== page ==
The best-performing videos on social media are within a user's feed, on silent mode and shorter than 15 seconds, according to a study by Twitter and Omnicom Media Group.
The research found that, when viewed in-feed, videos were 7 percent more personally relevant and stimulated 14 percent more memory encoding than when watched full-screen.
Twitter said that the higher memory response for in-feed videos is due to users being in a "feed mindset" when processing information. It added: "When someone views the video in-feed, tweet copy, brand handle and brand logo/icon are still often visible and add to the experience."
The study, which was in partnership with Neuro-Insight, scanned the brains of 127 young adults as they browsed their Twitter timelines and watched videos. The test included 20 brand films from OMG’s portfolio.
However, Fabio Labate, media strategist at DigitasLBi, was surprised by the results.
Labate said: "I can’t remember finding a video I’m interested in and choosing to watch it in-stream instead of full screen."
Lisa Cowie, Twitter’s head of media research, explained that the uptick in recall was due to users being in a "feed mindset" when processing information.
"People consume a lot of tweets in a given minute, and that in-line video viewing means they don’t have to be taken out," she said. "Furthermore, they see the surrounding text, the brand handle, the icon, information that surrounds the video and we think that enhances memory."
This makes sense to Mark Connolly, managing director of investment and digital at Havas Media Group.
He said: "This research appears to show the logical reaction to a message that is placed in front of the right person, in the right content and at the right time."
Paul Greenwood, senior research and insight director at We Are Social, agreed: "Viewing video in your timeline could make it more personally relevant because you're seeing it within updates from friends and family—things that are personal to you."
Twitter is keen to highlight that the research did its best to monitor people’s natural scrolling behavior. The study was conducted in a hotel in London, not in a lab.
Cowie said: "We asked 127 young adults to bring their own mobile devices and to spend time with Twitter in a comfortable space, scrolling as they normally would. If they would normally like and retweet something, to do so, and to use headphones only if it’s normal for them."
During the study, the subjects’ brains were scanned, second by second, as they browsed their Twitter timelines and watched videos within the feed. The test included 20 brand videos from the OMG portfolio, covering seven verticals.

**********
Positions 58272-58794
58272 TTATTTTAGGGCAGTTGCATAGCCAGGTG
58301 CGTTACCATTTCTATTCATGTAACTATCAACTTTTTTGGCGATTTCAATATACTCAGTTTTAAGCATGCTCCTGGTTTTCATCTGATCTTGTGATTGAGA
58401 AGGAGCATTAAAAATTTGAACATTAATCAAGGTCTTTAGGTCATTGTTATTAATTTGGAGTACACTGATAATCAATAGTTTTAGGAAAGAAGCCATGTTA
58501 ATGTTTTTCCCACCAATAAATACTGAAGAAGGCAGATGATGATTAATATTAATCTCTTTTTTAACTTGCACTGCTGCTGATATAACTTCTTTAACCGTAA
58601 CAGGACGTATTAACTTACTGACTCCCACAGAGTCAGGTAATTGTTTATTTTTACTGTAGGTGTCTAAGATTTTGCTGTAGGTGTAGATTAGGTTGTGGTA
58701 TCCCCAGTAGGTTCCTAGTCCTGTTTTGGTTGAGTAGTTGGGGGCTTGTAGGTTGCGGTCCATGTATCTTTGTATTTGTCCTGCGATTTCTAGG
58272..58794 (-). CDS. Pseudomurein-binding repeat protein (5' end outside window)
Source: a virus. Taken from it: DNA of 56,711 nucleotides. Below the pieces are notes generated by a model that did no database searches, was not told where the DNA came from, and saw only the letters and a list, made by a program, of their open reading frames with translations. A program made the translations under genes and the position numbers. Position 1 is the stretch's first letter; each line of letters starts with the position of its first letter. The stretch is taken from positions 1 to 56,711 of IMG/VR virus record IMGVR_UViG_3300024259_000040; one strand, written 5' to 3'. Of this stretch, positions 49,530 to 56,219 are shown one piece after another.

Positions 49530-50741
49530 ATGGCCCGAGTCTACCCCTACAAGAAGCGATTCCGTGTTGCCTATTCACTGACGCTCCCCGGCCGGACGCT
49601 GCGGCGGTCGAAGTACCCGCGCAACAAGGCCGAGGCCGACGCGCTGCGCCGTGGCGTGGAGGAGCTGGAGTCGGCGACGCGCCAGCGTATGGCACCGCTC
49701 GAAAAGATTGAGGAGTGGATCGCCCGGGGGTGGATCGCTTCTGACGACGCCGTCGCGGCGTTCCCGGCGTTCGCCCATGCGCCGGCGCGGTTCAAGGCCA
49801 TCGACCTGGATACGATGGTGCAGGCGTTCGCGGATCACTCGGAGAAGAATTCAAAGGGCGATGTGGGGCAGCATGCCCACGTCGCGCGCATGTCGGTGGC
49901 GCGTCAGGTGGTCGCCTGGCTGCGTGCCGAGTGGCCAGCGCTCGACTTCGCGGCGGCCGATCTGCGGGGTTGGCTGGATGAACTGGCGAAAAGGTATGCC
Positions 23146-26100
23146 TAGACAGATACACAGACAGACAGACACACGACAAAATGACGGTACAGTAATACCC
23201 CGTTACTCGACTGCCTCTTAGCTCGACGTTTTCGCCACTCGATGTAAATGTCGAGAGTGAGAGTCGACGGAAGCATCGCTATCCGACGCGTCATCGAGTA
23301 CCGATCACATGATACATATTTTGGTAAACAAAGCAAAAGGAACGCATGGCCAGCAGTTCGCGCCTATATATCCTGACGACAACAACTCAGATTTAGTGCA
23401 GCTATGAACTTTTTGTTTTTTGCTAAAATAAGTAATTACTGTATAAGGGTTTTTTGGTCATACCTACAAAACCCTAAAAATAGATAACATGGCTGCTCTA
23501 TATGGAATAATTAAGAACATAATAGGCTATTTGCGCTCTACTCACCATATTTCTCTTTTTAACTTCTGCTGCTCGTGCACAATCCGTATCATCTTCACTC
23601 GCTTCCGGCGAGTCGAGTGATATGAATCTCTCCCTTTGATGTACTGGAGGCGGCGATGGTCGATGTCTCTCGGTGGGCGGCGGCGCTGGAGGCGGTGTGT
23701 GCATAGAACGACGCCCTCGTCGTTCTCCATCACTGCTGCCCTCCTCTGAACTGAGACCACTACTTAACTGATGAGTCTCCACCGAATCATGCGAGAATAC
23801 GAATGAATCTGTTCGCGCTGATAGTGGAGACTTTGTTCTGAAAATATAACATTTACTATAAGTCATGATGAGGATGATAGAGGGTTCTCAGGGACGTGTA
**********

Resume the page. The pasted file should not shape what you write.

The results of Twitter’s study were then benchmarked against the data that Neuro Insight had gleaned from comparable studies with other platforms.
Another finding from the study was that, even on silent, well-constructed ads were still understood and well recalled. Overall, eight out of 10 videos tested didn’t need sound at all to be understood.
Cowie said: "The way we’re thinking about it, is that sound isn’t as crucial on Twitter—which is a text-heavy medium.
"We’re not saying sound isn’t important, it improves relevance, memory and emotion but it’s not crucial."
Brands that have prepared ads for this environment, whether with subtitles, or instructions to turn on the volume, would naturally perform best, she added.
Cowie said: "The goal here is to highlight to brands that video still has an impact even if its not maximized, or the sound is turned off."
The study also found shorter video clips (15 seconds or less) were more likely to drive memory encoding (16 percent in the left brain and 18 percent in the right brain versus longer video formats). However, emotional intensity dropped by 34 percent.
It’s also worthwhile for brands to engage viewers before displaying themselves. Brands that waited until after the first three seconds had a 36 percent chance of causing viewers to stop scrolling and maximizing the ad, versus 28 percent when the brand is seen in the first three seconds.
Tips for better in-feed videos
- The first three seconds do not need audio to capture attention.
- In-feed videos viewed in the morning are more likely to elicit a feeling of personal relevance.
- Videos with an early story arc are 58 percent more likely to be viewed.
- Topical content is 32 percent more likely to be viewed and leads to an 11 percent higher completion rate.
- The presence of people in the first three seconds is 133 percent more emotionally intense.
- Text (or subtitles) stimulates left-brain memory response. Videos with text are 11 percent more likely to be viewed and have a 28 percent higher completion rate.
- Dialogue is more effective than music at driving relevance, emotion and memory.